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Biology: The Study of Life

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  • 0:01 Biology
  • 1:11 Characteristics of Life
  • 6:15 Lesson Summary
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Lesson Transcript
Instructor: Adrianne Baron

Adrianne has taught high school and college biology and has a master's degree in cancer biology.

This lesson is going to discuss the basics of biology. We will discuss the study of biology to include the characteristics that are shared by all living organisms.

Biology

You likely became familiar with some of the ways you are different from other members of your family as you were growing up. When in school, you and your friends may have also compared yourselves to one another. What you probably didn't do is compare yourself to your dog or cat. And it is even less likely that you thought about what you do and don't have in common with the trees in your yard or the bacteria that caused you to get sick.

The interesting thing, though, is that you actually have several things in common with them. First of all, you, your dog, the trees, and bacteria are all living. This has been proven through biology, which is the study of life. The scientists that study biology are called biologists. Biologists have spent hundreds of years studying every aspect of living things. They have learned about the internal and external structure, as well as the function of living organisms to gain a better understanding of life.

Beyond that, there is a specific field of biology that is the study of how living organisms interact with each other and their environments called ecology. The biologists that study ecology are called ecologists.

Characteristics of Life

So, you are still questioning what you have in common with those icky bacteria. Let's get to that now. There are eight characteristics that all living organisms share.

First, all living organisms are composed of one or more cells. Every single living thing can be broken down into its most basic unit, which is the cell. Some living organisms are composed of only one cell. They are known as unicellular organisms. Examples include bacteria and protozoa.

Other organisms, like you and your dog, are multi-cellular organisms, which means they're composed of more than one cell. Unicellular organisms do all of their processing within the one cell. Multi-cellular organisms have different types of cells that perform a particular function, and they all work together for that organism.

Luckily, we all display organization. How we are organized varies greatly from one organism to the next, but all living organisms are put together based on an organization plan. There is organization within and outside of the cells. Each cell has certain organelles that have a distinct function, and they accomplish a set goal. This is the end of the organization for unicellular organisms.

For multi-cellular organisms, the cells are organized into tissues, which are organized into organs. The organs work together to make an organ system that has a particular function, and then all organ systems work together to carry out all functions of the organism.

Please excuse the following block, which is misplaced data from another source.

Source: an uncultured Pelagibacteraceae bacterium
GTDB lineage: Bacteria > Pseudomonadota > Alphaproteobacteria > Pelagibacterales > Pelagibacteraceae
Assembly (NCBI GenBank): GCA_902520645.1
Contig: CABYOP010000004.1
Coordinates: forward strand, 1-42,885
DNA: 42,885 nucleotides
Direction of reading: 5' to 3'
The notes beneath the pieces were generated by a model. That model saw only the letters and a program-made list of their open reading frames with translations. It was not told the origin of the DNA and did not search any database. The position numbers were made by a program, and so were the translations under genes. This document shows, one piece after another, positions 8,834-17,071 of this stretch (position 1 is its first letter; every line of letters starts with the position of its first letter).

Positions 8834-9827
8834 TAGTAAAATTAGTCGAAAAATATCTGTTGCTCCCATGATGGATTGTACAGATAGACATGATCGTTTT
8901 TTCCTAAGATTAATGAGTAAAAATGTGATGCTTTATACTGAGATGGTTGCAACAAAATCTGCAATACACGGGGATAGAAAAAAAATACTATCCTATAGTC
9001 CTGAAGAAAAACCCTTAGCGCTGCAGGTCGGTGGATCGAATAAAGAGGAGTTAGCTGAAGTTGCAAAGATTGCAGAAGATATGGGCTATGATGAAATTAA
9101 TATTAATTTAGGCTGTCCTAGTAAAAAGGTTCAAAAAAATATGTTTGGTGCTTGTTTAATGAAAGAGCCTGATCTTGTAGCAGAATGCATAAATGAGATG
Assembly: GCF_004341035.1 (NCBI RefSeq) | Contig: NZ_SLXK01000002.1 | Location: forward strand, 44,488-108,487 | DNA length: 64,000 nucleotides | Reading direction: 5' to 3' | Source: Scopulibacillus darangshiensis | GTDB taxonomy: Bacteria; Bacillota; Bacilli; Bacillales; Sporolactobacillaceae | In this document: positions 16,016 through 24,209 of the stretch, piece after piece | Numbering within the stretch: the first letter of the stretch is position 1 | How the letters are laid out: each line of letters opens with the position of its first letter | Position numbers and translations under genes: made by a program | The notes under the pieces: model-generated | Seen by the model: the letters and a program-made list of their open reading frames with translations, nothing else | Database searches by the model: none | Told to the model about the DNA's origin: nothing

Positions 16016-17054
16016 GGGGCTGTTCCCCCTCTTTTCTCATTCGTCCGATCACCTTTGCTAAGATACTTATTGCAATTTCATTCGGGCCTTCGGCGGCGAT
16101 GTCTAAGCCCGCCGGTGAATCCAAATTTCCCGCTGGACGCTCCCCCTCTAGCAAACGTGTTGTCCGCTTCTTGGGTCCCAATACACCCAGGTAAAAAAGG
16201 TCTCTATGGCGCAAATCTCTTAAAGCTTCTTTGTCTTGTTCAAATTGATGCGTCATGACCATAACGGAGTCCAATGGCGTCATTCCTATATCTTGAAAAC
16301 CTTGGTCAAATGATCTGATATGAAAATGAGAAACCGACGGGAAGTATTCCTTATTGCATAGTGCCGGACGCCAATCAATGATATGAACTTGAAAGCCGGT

The next thing that all living things do is grow and develop. This is quite evident when you look at your pictures from when you were born. You don't look the same way, and you certainly aren't the same size. You may have even had the chance to watch your dog from the time it was a puppy or your cat from when it was a kitten, and you have seen it change a lot over the years. This occurs in all living organisms. If it is unicellular, then the one cell grows, and if it is multi-cellular, then the cells divide to increase in number, causing the organisms to grow.

Now, you personally may or may not have experienced this next characteristic, but other humans have. Reproduction must occur within each species in order for it to continue to exist. Every single member of a species may not reproduce, but reproduction is possible and is a characteristic of every living organism. Some organisms create offspring by mating with other members of the same species using gametes, while other organisms create offspring on their own without mating. When mating occurs using gametes to create offspring, this is called sexual reproduction. Creation of offspring without mating or gametes is asexual reproduction.

Have you ever accidentally touched something that was hot and then yanked your hand away? When you did, you were doing our next characteristic, which is respond to stimuli. This basically covers behaviors that are displayed.

Are you confused about how plants and trees can respond to stimuli? Think about this. If you were to place a plant in a room next to a window where the sun only shines in one direction, then the plant will grow towards the sun. Still not convinced? If you were to rotate the plant so the sun is on the other side it was growing away from, then the plant will change the direction it is growing in. That is a direct response to stimuli.

Most responses to stimuli are in an effort to do our next characteristic of life, which is maintain homeostasis. Homeostasis is a stable internal environment where organisms function best. You actually know a little more about this than you think you do. Do you know your normal body temperature? Sure, it's 98.6 degrees F. That is one aspect of homeostasis in your body.

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